Rheumatism usually shows up when the dog reaches 10 or 11 years of age. Stiff joints, difficult movement and irritability are the most common symptoms. Your veterinarian can prescribe medication to help relieve rheumatism. You can help the old dog by giving him a warm and dry place to live and sleep. Keep him out of drafts and dampness.
Old dogs frequently suffer from chronic otitis or inflammation of the external, internal and middle ear. The condition can be very painful and will make the dog very irritable. He may refuse to eat. Otitis is more often seen in those dogs with long or pendulous ears, such as the Dachshund, Cocker Spaniel and Setter. Upon close examination, the ear will be inflamed and there may be a discharge. Don't try to treat this condition, take the old dog to the veterinarian. Surgery is very often necessary.
Otitis may lead to deafness. But deafness is caused by other factors, such as disease and injury. If—after you've had any ear infections or injuries taken care of—the old dog has difficulty in hearing, you can contribute the loss of hearing to advancing old age. There isn't much can be done for senile deafness. In rare cases, deaf dogs have been provided with hearing aids. But these are costly and not really necessary.
Once you know the old dog is deaf, you'll have to make some adjustments in the daily routine. Since he can't hear, the old dog will be easily surprised when napping or lying down. Move quietly and try not to startle him. Caution children and strangers about the dog being deaf. He may snap or bite when startled. Also, take care that he doesn't get out onto the street where his impaired hearing will expose him to danger.
Blindness is common in the very old dog. Cataracts are the main cause of blindness. They usually follow a chronic course. Cataracts may be seen in the form of cloudy spots resembling the solid white of an egg, and are visible through the pupil or hole in the center of the eyeball. Cataracts can be removed by surgery and a major portion of sight restored.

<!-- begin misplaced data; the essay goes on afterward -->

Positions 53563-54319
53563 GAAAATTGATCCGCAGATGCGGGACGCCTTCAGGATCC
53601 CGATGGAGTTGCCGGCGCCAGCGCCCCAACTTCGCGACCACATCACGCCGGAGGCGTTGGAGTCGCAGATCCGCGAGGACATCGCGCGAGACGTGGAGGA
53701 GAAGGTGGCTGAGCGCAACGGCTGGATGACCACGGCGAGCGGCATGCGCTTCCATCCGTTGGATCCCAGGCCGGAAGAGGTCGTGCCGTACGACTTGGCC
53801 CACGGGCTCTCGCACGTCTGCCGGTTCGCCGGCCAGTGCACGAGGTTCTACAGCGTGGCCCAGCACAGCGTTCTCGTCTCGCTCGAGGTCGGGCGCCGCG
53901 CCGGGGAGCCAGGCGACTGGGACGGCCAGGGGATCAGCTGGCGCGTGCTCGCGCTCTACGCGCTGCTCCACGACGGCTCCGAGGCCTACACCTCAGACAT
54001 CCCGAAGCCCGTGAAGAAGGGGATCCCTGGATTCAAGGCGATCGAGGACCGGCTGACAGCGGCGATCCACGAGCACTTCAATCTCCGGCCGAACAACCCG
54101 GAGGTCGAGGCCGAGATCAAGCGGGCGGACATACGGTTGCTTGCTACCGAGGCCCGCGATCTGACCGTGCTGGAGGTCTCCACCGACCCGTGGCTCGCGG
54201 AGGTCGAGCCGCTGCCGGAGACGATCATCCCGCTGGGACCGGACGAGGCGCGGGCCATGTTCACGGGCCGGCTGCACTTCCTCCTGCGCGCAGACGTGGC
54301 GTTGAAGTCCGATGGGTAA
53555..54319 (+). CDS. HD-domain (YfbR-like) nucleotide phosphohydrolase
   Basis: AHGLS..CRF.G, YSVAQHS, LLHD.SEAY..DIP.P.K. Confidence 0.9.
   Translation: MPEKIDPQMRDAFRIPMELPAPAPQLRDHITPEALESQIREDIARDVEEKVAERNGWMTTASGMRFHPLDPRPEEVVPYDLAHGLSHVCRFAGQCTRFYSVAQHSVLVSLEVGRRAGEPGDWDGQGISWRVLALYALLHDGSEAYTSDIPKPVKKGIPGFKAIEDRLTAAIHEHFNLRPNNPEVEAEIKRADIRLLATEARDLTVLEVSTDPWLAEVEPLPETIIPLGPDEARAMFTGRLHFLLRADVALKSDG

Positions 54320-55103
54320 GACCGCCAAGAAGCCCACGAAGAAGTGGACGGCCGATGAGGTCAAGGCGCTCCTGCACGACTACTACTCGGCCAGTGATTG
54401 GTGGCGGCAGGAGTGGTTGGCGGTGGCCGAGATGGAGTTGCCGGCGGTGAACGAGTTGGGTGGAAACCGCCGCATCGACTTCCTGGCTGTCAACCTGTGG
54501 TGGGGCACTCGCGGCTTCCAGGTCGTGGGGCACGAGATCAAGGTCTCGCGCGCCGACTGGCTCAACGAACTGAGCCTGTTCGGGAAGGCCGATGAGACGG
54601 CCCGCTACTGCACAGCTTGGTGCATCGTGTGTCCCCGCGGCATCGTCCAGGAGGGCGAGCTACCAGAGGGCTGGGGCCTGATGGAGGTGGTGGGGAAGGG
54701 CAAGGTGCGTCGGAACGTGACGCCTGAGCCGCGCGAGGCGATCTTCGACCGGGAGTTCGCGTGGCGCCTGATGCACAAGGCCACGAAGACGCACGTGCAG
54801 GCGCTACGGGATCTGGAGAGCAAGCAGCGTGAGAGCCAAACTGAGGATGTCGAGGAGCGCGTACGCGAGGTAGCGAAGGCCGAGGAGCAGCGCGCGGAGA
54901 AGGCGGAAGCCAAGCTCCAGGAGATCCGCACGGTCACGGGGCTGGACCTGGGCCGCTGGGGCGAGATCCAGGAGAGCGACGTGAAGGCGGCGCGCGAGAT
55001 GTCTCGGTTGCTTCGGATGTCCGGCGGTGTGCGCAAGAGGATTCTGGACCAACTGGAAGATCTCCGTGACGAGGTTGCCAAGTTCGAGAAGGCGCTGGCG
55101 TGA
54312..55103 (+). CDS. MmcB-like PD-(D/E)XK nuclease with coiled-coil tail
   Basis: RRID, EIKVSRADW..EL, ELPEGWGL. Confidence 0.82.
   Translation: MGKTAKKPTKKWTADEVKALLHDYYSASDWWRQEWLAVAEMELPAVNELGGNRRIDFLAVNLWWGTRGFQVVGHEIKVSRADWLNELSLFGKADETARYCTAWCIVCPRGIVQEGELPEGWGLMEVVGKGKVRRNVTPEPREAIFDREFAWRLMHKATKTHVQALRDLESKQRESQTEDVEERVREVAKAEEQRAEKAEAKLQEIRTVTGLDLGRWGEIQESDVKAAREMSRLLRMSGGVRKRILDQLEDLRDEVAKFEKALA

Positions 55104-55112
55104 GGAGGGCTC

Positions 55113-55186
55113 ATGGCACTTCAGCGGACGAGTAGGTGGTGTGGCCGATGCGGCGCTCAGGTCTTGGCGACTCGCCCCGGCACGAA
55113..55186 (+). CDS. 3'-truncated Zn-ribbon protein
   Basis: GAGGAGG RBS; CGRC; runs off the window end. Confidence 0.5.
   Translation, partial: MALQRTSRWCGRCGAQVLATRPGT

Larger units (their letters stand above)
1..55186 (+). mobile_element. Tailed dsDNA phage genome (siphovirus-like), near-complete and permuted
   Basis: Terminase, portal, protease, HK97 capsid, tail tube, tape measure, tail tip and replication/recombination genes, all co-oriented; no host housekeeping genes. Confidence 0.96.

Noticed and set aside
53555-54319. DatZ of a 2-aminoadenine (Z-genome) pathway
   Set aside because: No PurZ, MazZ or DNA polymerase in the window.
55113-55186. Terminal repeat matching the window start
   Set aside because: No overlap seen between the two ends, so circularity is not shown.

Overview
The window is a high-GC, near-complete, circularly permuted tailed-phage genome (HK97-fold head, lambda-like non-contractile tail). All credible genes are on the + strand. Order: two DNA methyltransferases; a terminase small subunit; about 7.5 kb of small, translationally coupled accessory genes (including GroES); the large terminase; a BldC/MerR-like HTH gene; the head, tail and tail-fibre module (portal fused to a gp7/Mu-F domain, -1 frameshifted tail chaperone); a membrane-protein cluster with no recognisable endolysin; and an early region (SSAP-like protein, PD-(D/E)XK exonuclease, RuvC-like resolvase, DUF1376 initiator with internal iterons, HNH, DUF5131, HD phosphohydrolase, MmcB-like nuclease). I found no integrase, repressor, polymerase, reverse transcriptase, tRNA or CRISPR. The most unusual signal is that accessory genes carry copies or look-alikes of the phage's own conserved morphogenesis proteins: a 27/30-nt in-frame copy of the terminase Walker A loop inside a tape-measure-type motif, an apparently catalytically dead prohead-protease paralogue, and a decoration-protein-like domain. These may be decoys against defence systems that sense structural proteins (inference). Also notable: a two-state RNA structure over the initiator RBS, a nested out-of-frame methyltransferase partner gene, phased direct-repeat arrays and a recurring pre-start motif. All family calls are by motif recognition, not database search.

It may take you some time to catch on to the fact that your old dog is blind. A blind dog can move about amazingly well, particularly in familiar surroundings. He can move without bumping into chairs or tables because he relies on his scent. Most dogs retain a good sense of scent until the end. Outdoors, however, the blind dog gets into trouble. Never let him out of the yard alone. Keep him on the leash when you walk him.
Some degree of chronic nephritis or inflammation of the kidney is present in most old dogs. Nephritis may range from the non-uremic type, in which the old dog drinks a lot of water and frequently urinates, to the more dangerous uremic type. Both types of nephritis require veterinary attention. The dog with chronic nephritis will probably have to be on a special diet for the rest of his life.
Prostatitis, pyometra and ascites—ailments o£ the old dog —are discussed in Chapter 13. While these conditions are usually found in old dogs, they may be present as symptoms of disease in younger dogs.
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